Digests » 332


Build your programming skills with Manning

Looking to upgrade your programming skills? Here’s something that will really help—Manning Publications are offering an exclusive 40% off your entire order at manning.com! Just use the code progdig40 when you checkout.

this week's favorite

Good Code Design From Linux/Kernel

Learn how Linux/FFmpeg C partial codebase is organized to be extensible and act as if it were meant to have “polymorphism”. Specifically, we’re going to briefly explore how Linux concept of everything is a file works at the source code level as well as how FFmpeg can add support fast and easy for new formats and codecs.

10 Ways to Tweak Slow SQL Queries

Before you rage quit or call in your DBA, check these things aren’t slowing down your SQL query. A few tweaks could be all you need to get things working.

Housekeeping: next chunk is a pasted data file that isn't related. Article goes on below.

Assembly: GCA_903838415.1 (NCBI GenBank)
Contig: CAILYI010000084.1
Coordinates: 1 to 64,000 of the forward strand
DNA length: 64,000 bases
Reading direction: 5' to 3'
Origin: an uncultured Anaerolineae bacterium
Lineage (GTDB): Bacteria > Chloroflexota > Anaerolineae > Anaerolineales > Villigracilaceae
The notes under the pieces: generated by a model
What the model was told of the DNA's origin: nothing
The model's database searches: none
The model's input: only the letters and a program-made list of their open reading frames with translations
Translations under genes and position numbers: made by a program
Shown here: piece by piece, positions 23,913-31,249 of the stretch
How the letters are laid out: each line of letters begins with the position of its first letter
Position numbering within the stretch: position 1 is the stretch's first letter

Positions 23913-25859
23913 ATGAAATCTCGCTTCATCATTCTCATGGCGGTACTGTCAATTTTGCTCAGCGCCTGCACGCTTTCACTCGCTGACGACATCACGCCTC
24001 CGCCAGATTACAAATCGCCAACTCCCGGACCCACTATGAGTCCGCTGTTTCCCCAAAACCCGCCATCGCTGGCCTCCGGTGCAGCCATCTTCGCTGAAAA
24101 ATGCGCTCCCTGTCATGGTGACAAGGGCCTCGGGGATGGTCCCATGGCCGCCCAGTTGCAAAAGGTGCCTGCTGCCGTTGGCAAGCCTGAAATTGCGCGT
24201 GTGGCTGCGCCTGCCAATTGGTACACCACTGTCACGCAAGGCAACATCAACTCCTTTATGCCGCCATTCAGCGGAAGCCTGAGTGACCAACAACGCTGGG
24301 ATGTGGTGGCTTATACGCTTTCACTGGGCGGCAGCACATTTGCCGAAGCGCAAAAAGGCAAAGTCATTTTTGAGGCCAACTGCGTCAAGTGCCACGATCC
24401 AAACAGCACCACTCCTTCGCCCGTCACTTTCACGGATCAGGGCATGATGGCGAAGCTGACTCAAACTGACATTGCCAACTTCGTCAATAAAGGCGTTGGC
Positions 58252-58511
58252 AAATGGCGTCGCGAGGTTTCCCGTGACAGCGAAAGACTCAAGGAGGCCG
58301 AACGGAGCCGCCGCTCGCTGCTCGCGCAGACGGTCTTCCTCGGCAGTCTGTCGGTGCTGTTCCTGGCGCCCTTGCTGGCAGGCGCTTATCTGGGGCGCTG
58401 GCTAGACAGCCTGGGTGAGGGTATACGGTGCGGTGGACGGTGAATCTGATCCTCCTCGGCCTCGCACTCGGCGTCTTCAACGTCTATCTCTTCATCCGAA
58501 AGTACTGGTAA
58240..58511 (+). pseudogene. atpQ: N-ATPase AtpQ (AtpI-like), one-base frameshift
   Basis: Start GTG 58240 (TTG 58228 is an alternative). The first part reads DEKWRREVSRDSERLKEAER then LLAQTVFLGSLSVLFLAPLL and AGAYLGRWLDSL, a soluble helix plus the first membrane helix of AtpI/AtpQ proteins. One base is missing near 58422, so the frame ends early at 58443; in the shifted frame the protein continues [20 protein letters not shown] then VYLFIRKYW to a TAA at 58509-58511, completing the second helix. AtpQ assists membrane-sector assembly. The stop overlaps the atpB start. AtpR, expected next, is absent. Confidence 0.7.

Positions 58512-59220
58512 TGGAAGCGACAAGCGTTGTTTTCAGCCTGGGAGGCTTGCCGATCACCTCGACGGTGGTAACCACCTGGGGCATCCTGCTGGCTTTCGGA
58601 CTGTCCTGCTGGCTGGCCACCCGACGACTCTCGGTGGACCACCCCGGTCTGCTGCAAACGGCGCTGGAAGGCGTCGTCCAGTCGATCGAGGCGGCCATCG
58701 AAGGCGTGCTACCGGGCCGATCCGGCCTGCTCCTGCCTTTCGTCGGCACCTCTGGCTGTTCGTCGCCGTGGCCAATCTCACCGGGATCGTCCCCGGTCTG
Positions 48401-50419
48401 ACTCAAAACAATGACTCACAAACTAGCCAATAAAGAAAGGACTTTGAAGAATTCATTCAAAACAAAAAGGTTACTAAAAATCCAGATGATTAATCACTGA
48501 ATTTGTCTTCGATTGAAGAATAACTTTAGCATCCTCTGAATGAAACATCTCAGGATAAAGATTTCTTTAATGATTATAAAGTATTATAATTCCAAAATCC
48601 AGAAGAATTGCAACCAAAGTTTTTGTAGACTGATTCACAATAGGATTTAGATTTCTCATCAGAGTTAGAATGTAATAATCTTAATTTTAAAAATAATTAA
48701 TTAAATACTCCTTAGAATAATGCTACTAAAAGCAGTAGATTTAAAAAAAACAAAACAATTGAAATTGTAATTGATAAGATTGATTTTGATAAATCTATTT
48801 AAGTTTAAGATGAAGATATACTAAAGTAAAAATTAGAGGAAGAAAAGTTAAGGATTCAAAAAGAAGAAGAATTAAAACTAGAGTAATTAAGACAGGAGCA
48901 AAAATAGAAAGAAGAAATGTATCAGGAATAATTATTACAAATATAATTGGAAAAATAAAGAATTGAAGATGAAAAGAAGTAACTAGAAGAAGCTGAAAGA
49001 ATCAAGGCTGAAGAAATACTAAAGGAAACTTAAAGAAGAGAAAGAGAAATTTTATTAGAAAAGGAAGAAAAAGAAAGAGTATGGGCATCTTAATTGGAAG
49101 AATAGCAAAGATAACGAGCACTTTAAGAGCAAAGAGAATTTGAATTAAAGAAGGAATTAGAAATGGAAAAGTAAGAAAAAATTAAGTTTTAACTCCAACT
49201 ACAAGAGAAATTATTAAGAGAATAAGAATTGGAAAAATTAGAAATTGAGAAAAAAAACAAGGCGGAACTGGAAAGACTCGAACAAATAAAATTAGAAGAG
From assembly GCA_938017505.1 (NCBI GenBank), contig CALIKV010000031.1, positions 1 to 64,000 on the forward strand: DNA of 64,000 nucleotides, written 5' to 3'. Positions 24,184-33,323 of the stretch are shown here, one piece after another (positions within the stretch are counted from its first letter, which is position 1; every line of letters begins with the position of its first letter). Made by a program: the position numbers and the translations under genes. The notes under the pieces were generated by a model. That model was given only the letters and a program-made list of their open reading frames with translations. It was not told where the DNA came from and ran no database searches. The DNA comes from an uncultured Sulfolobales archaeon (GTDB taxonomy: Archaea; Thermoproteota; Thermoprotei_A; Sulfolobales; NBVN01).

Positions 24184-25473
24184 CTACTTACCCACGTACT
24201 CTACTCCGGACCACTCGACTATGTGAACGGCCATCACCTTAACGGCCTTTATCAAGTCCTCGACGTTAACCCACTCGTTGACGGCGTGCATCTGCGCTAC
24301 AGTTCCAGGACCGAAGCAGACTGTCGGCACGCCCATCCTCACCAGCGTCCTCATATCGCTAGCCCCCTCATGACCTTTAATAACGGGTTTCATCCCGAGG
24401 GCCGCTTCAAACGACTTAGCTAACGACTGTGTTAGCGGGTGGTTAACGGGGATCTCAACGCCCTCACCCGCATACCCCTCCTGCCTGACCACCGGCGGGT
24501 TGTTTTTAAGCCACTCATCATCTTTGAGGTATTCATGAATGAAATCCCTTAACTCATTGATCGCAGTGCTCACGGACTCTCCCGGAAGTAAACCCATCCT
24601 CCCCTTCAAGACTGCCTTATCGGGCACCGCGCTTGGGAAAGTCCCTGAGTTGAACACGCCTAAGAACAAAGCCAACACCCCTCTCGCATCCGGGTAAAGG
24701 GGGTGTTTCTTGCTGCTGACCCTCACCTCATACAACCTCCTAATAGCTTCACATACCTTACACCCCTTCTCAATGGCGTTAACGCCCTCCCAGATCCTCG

Google Interview Problems: Ratio Finder

Welcome to yet another installment of my series on interview questions I used to ask at Google before they were leaked and banned. I’ve since left being a software engineer at Google and moved on to being an engineering manager at Reddit, but I’ve still got a few great questions to share. So far I’ve covered dynamic programming, matrix exponentiation, and query synonymity, and this time around I’ve got a brand new question for us to dig into.

curl exercises

curl is a command line tool for making HTTP requests. I like it because it’s an easy way to test that servers or APIs are doing what I think, but it’s a little confusing at first!

Is COBOL holding you hostage with Math?

When we talk about COBOL the first question on everyone’s mind is always Why are we still using it in so many critical places? Banks are still running COBOL, close to 7% of the GDP is dependent on COBOL in the form of payments from the Centers for Medicare & Medicaid Services, The IRS famously still uses COBOL, airlines still use COBOL (Adam Fletcher dropped my favorite fun fact on this topic in his Systems We Love talk: the reservation number on your ticket used to be just a pointer), lots of critical infrastructure both in the private and public sector still runs on COBOL.

Join over 15,200 readers for a free weekly email with fresh news, articles and tutorials.